Loss of popular Saudi-owned paper the latest blow to the struggling press in Lebanon
Seven decades after it was founded in Beirut, the prestigious pan-Arab newspaper al-Hayat closed its bureau in the Lebanese capital on Saturday.
The Saudi-owned newspaper cited "financial reasons" for the closure of all of its foreign offices, as its headquarters is transferred to Dubai.
Its printing presses in Beirut also stopped earlier this month, several sources said, leaving the international edition only available online until further notice.
It could soon be printed in the Gulf only for readers in that region, the sources said.
The Beirut bureau employed around 100 people, around half of them journalists writing for the international edition and a variety magazine.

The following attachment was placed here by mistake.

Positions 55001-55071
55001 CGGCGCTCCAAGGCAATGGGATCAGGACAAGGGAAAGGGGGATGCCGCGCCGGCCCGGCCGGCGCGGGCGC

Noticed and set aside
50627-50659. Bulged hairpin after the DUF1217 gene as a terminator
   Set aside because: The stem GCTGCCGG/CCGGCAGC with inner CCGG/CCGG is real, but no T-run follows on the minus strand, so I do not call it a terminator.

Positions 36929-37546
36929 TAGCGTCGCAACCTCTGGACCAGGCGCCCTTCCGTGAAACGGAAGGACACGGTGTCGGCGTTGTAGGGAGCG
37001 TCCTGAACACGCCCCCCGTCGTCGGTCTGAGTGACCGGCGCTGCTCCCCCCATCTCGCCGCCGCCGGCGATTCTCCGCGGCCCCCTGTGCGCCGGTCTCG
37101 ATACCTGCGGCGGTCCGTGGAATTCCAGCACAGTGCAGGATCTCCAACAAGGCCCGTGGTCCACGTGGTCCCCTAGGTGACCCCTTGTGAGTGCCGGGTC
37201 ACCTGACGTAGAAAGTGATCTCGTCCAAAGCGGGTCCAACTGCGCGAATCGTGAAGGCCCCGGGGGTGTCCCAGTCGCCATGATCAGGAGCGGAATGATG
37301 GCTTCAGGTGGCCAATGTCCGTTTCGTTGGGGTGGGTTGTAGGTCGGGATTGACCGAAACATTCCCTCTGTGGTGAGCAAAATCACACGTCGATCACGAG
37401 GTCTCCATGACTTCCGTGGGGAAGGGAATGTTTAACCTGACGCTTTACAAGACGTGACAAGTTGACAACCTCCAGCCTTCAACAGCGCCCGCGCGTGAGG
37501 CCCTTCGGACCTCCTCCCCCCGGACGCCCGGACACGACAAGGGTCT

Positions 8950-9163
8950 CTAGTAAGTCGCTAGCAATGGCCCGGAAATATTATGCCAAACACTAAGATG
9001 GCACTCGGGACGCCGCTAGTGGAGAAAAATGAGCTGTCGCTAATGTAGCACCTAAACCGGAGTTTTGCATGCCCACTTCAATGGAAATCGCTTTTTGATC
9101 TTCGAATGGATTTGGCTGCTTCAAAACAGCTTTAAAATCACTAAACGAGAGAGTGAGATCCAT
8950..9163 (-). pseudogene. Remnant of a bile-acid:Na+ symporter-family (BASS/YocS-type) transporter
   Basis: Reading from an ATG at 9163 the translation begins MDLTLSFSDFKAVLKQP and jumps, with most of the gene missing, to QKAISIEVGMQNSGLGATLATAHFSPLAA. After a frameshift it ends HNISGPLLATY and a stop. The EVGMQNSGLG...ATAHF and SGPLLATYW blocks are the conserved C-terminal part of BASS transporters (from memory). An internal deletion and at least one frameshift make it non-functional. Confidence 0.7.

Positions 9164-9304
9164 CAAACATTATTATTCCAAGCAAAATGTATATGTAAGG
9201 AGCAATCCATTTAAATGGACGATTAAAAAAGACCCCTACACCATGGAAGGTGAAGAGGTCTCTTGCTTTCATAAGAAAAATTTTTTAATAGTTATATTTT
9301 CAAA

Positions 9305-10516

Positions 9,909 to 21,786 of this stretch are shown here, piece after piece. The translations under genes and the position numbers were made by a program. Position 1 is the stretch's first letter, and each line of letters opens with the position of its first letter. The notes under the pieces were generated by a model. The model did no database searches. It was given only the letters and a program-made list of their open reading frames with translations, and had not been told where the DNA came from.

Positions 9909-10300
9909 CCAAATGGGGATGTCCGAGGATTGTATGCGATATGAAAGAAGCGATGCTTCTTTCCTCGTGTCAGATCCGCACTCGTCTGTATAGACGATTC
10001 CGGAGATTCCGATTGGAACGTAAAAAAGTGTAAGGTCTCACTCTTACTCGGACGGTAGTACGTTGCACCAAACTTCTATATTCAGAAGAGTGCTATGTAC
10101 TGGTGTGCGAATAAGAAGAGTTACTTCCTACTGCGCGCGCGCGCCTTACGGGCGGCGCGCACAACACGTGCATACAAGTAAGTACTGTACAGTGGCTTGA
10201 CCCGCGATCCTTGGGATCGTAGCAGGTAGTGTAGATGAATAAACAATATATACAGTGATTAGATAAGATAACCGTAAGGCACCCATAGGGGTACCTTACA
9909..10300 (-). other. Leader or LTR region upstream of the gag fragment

It is unclear what will happen to these employees.
Lebanese journalist Kamel Mrowa founded the newspaper in 1946 before he was assassinated two decades later.
The newspaper closed its doors in Lebanon for the first time in 1976, a year after Lebanon's 15-year civil war broke out.
It reopened in London in 1988, and was bought up two years later by Saudi Prince Khaled bin Sultan.
Traditionally liberal, al-Hayat has published opinion pieces by some of the Arab world's greatest intellectuals.
The press in Lebanon has been in crisis for several years, both as it struggles to adapt to the digital era and faces economic difficulties.
In late 2016, Lebanese newspaper As-Safir shuttered 42 years after it published its first edition, with the founder saying they had run out of funds.